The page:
New Connecticut domestic-violence laws rolling out this month and in October – born of a string of assaults and murders and the media attention that followed – represent the most concentrated attack on these crimes in 24 years, say prosecutors and advocates, reports the Hartford Courant. Nancy Tyler appreciates the reach of the laws, which touch the police, the courts, landlords, emergency shelters, schools, protective-order violators, and victims.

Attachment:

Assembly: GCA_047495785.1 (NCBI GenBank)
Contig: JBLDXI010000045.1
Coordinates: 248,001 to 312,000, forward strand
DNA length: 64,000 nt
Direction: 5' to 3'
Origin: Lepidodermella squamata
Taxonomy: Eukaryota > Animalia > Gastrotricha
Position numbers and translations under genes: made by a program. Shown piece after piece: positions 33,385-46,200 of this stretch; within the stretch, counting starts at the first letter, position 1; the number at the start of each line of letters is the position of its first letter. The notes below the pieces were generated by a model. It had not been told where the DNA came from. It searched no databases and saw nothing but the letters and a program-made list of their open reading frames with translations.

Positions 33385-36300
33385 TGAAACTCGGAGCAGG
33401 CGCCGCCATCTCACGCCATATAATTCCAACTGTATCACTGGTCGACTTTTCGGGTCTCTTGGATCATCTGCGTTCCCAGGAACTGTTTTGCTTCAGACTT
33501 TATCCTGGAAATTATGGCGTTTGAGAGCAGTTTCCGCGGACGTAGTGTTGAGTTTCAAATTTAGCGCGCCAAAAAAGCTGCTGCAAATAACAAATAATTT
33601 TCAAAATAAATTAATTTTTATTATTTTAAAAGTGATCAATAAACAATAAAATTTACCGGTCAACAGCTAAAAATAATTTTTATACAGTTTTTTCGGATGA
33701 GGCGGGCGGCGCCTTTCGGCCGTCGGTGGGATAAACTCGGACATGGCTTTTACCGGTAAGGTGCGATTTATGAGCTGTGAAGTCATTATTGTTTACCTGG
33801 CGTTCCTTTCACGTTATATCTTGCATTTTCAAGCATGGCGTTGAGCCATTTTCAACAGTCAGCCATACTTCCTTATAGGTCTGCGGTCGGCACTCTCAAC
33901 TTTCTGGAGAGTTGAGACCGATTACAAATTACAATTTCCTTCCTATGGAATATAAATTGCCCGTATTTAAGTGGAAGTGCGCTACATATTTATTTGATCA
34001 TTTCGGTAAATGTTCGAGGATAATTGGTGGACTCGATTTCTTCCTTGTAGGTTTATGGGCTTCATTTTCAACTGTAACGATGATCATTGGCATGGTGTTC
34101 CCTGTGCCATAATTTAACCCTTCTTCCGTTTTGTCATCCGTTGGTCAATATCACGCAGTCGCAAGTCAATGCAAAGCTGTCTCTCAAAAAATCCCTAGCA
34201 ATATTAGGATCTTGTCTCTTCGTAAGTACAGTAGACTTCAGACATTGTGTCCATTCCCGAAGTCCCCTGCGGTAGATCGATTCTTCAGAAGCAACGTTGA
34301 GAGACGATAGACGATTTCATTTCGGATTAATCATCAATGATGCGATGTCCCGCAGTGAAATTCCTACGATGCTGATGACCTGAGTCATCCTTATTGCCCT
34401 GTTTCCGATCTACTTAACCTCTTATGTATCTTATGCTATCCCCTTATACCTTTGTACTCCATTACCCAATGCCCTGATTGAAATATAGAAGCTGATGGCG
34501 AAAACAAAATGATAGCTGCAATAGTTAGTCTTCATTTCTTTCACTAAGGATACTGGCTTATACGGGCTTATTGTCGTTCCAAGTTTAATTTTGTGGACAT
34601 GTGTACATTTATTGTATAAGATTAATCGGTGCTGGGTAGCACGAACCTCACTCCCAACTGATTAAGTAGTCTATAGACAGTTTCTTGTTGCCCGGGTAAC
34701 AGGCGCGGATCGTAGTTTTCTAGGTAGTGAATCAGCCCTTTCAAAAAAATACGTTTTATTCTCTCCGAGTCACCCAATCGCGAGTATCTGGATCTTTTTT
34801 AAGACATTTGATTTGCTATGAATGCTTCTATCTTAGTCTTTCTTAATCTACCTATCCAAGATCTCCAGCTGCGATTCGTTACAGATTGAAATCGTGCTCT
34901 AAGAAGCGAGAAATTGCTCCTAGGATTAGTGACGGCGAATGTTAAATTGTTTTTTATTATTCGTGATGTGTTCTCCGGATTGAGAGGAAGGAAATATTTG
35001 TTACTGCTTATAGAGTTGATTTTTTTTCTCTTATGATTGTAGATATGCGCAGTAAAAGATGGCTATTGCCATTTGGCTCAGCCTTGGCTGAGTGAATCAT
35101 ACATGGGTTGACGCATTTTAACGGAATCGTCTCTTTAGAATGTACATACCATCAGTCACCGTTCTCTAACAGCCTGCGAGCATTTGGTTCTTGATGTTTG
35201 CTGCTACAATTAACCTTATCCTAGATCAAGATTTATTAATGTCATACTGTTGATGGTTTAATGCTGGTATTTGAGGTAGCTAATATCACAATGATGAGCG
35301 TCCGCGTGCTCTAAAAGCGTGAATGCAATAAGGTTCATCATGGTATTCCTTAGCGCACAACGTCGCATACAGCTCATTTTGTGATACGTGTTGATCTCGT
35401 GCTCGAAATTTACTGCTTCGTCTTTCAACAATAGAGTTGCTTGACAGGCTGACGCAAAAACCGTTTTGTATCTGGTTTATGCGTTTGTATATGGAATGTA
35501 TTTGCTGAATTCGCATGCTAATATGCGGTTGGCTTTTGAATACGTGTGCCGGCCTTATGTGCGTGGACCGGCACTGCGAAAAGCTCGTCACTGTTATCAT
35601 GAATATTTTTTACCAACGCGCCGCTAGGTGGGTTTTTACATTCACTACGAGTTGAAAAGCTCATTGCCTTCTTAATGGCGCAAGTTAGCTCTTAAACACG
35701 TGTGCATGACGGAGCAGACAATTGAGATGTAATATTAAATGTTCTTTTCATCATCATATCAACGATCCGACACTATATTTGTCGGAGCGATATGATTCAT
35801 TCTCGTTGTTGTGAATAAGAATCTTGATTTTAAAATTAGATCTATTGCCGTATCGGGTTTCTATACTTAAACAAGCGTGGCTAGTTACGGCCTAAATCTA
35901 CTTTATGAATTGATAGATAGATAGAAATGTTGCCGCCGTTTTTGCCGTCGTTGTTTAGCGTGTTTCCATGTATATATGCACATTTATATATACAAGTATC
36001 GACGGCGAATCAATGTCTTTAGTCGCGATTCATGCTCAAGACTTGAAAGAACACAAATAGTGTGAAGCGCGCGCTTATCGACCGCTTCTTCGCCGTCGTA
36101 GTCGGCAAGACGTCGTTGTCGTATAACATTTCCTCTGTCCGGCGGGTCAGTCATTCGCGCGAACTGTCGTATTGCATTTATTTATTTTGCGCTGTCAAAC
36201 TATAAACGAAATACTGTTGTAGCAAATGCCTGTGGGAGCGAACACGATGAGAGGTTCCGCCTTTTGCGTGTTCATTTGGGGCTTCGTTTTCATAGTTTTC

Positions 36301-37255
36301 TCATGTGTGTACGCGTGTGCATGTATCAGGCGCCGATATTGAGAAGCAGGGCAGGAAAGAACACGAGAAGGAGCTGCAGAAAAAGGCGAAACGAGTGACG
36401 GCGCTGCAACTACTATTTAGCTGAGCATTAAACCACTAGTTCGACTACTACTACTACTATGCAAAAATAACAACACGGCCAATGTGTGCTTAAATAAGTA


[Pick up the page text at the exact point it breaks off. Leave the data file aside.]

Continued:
A mother and a lawyer in Hartford, Tyler was a victim of one of the highly publicized crimes since early 2009 that marshaled the attention of the media and politicians in a sustained way not seen since Tracey Thurman, victimized by a brutal husband and some apathetic police officers, sued the state and won landmark reforms in 1986. A new monitoring program for offenders that starts Oct. 1 – a GPS system that tracks protective-order violators and alerts the victim when the offender comes within a certain distance – might have prevented the crime that has changed Tyler’s life. Tyler’s estranged husband, Richard Shenkman, was charged with kidnapping her at her workplace downtown, assaulting her, handcuffing her in her home, pressing a pistol to her head and later burning down the house. Tyler, cuffed at one point to a hook in the basement wall, yanked herself free and escaped before the fire.